The Peacemaker’s Gift of the Great Law
In a distant time, the Oneida, Mohawk, Seneca, Onondaga and Cayuga warred against each other. It was a period of great upheaval that continued until the arrival of the Peacemaker, who brought The Great Law of Peace, uniting the warring nations and forming the Haudenosaunee (Iroquois) Confederacy.
To emphasize the union that had been created between the five nations, the Peacemaker chose a white pine tree, whose height pierced the firmament and whose needles cluster in groups of five. The Peacemaker explained that as the white pine tree retains its color throughout the seasons, so too would the Great Peace forever hold sway over the Five Nations.
The white pine tree – the Tree of Peace – was pulled from the ground by its roots, the Great White Root, which had grown in the four directions — north, south, east and west. Into the resulting hollow were buried all the weapons of war. And from this place, strong currents of water would carry the weapons away. An eagle was placed upon the top of the tree to see far into the distance and warn the Haudenosaunee of approaching danger.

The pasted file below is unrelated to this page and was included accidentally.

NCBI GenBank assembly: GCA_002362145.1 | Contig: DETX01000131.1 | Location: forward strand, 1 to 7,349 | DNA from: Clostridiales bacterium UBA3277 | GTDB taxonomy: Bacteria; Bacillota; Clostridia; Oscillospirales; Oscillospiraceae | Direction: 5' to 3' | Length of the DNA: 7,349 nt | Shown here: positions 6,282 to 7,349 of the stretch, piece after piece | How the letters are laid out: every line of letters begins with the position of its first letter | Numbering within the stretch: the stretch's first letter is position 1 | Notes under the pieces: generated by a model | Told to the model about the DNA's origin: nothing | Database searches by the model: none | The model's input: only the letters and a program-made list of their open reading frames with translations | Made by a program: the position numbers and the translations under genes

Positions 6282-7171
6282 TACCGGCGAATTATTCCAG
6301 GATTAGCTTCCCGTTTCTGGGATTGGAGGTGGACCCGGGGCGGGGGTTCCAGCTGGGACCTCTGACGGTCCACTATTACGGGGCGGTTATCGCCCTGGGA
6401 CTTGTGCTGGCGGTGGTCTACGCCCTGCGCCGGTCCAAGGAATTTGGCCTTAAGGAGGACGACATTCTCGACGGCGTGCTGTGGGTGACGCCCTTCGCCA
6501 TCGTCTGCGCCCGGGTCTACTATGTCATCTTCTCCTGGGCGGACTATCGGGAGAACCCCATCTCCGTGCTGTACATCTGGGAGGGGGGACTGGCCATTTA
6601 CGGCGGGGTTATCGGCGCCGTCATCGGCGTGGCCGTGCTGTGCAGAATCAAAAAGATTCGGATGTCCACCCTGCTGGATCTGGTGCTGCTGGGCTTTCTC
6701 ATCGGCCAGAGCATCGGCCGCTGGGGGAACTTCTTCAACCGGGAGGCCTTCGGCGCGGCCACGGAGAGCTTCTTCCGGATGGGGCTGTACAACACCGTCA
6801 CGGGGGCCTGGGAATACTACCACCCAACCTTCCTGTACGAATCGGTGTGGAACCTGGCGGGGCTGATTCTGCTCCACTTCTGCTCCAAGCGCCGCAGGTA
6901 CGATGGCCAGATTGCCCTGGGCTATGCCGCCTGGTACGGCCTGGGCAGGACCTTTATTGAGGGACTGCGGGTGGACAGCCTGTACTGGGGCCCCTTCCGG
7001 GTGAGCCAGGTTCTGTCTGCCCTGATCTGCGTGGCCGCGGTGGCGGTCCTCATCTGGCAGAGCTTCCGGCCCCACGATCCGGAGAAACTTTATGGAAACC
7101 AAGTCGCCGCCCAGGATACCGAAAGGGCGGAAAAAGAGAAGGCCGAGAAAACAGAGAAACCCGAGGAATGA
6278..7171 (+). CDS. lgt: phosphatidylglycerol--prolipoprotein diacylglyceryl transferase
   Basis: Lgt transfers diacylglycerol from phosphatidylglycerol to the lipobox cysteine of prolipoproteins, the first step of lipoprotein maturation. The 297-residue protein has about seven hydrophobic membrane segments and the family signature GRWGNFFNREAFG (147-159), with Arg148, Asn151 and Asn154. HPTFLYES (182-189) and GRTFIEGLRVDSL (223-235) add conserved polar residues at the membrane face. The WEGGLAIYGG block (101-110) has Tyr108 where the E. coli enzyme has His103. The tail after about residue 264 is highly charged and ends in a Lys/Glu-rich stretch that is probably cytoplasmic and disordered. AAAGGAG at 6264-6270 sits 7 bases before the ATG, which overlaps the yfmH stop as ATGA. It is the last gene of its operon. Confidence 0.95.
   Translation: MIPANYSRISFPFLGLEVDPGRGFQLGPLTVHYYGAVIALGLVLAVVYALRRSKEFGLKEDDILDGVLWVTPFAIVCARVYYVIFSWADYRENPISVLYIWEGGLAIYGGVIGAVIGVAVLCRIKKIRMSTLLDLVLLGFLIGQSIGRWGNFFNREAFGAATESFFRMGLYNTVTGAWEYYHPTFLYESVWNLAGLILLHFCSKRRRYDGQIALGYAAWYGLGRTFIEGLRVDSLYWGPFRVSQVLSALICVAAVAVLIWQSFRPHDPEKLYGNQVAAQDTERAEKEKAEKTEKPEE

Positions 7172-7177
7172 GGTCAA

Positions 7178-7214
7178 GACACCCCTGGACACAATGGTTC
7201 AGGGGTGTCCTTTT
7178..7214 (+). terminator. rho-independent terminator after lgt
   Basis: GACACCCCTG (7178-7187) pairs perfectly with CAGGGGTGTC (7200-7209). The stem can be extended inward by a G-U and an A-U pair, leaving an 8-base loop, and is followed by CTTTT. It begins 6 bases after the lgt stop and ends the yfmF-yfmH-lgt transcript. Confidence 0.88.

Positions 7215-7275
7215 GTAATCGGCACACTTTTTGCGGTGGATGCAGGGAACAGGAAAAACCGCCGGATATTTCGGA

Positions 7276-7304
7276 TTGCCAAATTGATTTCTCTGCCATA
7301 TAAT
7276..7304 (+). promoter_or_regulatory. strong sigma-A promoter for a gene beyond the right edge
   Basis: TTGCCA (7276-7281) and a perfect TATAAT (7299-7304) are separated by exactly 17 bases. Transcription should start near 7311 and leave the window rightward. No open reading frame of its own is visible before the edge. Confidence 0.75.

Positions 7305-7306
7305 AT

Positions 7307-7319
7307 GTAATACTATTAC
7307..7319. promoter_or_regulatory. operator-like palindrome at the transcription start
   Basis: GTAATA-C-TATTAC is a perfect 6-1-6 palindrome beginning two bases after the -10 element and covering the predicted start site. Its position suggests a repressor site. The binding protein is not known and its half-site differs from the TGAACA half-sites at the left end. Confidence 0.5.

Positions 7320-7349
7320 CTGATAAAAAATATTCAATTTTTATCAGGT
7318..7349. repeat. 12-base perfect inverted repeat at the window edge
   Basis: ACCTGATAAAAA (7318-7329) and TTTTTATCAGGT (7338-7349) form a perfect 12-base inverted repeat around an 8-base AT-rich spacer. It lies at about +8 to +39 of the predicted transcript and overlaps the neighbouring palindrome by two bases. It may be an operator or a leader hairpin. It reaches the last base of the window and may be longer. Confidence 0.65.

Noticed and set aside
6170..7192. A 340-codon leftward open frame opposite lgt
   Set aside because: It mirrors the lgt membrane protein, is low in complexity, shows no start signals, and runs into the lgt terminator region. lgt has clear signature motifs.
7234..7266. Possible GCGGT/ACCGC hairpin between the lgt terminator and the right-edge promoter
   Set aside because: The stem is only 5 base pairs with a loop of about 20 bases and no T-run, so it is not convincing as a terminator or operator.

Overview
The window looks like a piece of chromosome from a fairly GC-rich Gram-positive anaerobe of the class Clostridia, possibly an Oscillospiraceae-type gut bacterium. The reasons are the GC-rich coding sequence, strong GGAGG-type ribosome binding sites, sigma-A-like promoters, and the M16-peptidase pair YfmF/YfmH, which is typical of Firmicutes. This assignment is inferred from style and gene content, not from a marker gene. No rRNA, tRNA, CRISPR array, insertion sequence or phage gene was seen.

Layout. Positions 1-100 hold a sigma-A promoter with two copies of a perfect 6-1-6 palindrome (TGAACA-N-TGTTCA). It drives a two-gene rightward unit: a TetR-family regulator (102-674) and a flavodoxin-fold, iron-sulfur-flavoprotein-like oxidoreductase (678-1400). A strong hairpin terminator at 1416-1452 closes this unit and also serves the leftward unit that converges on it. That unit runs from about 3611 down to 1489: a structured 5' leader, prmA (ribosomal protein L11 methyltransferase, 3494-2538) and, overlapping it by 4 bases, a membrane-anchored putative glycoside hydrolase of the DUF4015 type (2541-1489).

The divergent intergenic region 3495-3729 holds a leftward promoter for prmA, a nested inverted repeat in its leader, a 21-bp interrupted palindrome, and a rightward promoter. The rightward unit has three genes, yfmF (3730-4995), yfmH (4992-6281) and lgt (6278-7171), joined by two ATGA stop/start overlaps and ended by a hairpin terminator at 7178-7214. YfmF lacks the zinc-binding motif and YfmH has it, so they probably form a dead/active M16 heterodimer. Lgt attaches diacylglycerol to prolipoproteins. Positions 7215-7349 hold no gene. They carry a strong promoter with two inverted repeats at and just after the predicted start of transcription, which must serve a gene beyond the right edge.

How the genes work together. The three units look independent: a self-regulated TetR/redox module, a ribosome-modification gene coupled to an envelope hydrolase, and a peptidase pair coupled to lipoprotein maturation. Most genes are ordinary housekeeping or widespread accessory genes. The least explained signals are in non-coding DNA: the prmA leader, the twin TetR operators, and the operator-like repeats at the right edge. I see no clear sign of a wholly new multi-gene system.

The Peacemaker then took an arrow from each of the nations and bound them together to symbolize the power of unity. One arrow can break and bend easily, but five together add strength. The Peacemaker then said:
“We have now completed our power so that we the Five Nations Confederacy shall in the future have one body, one mind, and one heart. If any evil should befall us in the future, we shall stand or fall united as one man.”